First AFS Deal, looking for a second set of eyes.

Snicoll

New Forum Member
REIN Member
Apr 15, 2008
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0
1
#1
We have a deal that we are working on and we have negotiated with the Seller to purchase their house through an AFS.

Details are as follows:

Existing Mortgage $298,500 – Expires in 2019 ( 3 yr deal)
Mortgage Payment + Property Tax + Insurance $1850

Purchase Price $329,500
Seller Equity 2016 $8,000
Seller Equity 2019 $23,000

Estimated Value (Current) $340,000

Estimated rent for similar properties $2,100
(4 beds, 2 bath, double car garage, nice looking property)


We are looking at one of the following 2 options:

1) Sell the property to a rent to own buyer. Being as our first rent to own property. We are thinking something to the following.

Sell the property at ~ $ 360,000 (based on 2% App. Rate of $340,000)
Rent $2100/month
Monthly Option payment $ 250 depending on initial down payment (assuming a 5% down payment in 2019)
Initial Option Payment $ 10,000 to 15,000 depending on the buyer.

2) Standard rental and sell in the future.


We just have a couple of questions:


1) How easy will it be to find a rent to own buyer?


2) What are your thoughts on our exit strategy? and the future mark-up of the property

Any additional thoughts, comments or advice would be greatly appreciated…we are just having a bit of a “what do we do if we get it” moment. :)
Thanks so much!

Sean & Leona
 

ThomasBeyer

Senior Forum Member
REIN Member
#2
Unclear why there is seller equity that is higher in 3 years ?

Usually you buy for X $s today with a certain monthly payment of Y and then Z at the end.

Future markup to RTO buyer depends on market. Where is this ? The biggest risk is that a credit challenged RTO buyer can't get a mortgage if the appraisal comes in short.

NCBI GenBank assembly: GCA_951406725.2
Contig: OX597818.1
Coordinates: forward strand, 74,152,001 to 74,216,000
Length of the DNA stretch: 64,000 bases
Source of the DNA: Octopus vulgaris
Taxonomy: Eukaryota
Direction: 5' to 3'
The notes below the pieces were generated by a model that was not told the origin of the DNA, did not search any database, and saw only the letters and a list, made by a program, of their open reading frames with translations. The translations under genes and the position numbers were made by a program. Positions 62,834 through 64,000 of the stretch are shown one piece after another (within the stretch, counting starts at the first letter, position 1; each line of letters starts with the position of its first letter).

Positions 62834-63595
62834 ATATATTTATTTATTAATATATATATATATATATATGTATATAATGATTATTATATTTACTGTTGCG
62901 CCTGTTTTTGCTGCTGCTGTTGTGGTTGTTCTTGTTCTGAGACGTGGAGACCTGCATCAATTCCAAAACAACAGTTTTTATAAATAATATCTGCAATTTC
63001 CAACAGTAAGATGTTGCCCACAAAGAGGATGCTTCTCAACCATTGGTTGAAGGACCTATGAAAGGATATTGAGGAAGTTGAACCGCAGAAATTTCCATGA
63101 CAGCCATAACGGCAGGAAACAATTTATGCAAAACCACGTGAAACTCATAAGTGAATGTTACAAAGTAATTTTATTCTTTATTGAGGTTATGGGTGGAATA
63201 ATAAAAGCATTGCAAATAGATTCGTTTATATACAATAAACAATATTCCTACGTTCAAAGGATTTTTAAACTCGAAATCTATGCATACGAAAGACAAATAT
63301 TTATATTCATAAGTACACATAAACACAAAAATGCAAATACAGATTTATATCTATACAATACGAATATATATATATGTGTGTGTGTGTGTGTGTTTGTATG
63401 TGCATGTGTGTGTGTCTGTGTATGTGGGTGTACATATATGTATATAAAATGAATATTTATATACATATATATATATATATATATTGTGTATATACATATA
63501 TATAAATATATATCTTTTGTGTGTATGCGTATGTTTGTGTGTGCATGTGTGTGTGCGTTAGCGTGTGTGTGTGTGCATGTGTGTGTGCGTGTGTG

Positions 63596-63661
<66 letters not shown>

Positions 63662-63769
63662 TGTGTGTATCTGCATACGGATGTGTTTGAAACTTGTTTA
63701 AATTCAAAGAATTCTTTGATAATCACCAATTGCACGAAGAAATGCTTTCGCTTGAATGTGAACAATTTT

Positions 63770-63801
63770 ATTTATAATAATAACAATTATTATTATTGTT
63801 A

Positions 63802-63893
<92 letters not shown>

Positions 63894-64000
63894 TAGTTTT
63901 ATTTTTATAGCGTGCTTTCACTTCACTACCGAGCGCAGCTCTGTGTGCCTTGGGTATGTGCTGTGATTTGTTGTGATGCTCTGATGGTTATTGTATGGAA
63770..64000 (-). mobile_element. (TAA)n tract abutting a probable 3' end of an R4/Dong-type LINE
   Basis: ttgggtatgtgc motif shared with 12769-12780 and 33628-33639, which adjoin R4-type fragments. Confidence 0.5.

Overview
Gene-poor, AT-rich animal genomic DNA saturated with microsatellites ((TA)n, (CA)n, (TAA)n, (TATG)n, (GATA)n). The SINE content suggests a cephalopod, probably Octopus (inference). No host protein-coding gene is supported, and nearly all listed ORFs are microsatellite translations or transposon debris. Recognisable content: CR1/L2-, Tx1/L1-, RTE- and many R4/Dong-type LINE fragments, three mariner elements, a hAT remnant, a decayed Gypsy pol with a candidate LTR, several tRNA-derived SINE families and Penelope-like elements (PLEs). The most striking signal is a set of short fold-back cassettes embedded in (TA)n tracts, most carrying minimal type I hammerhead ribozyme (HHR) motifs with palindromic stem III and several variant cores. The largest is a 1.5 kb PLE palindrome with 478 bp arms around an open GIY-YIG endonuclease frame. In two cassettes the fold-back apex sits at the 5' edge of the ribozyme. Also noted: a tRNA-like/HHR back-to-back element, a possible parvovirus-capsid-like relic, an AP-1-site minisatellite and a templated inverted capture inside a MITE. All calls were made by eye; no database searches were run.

It is relatively easy to find RTO buyers on major centers but you need decent advertisement in place plus a proper screening system. The trick is line them up at the same time and have them come up with the $10,000 and have an expectation of decent enough credit in 3 years.
 
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Snicoll

New Forum Member
REIN Member
Apr 15, 2008
13
0
1
#4
Unclear why there is seller equity that is higher in 3 years ?

Usually you buy for X $s today with a certain monthly payment of Y and then Z at the end.

Future markup to RTO buyer depends on market. Where is this ? The biggest risk is that a credit challenged RTO buyer can't get a mortgage if the appraisal comes in short.

It is relatively easy to find RTO buyers on major centers but you need decent advertisement in place plus a proper screening system. The trick is line them up at the same time and have them come up with the $10,000 and have an expectation of decent enough credit in 3 years.
Thanks Thomas, for the comments they are appreciated.

The Property is located in NE Edmonton.

To clarify, we will be purchasing the property from the original seller for 329,500, of which they received $$8,000 today and $23,000 in 2019 when the AFS deal closes. The total purchase price is $329,500 which includes the initial mortgage amount of $298,500 +$8,000+$23,000. The initial seller was not interested in monthly payment or interest on the $23,000 that they are financing us.

Our intent is to sell it to the tenant buyer, for ~$360,000 to our tenant buyer (which we have based on 2% appreciation rate for three years with the estimated property value being $340,000).

Our tenant buyer would be responsible for an initial down payment of $10,000 + a $250 monthly option payment for 3 years. Which should provide them with approximately 5% down in 2019. In addition tenant buyer will also be required pay a rent of $2,100.

Thanks again
 

ThomasBeyer

Senior Forum Member
REIN Member
#6
I'd use a flat value growth in Edmonton for three years at best, or -5%.

Rent over $2000 sounds high to me in NE Edmonton, and certainly $2100 plus $250 plus utilities

What kind of person can afford that but has credit problems today ?

While oil is low and NDP in power Edmonton is a high risk place to invest for the next three years.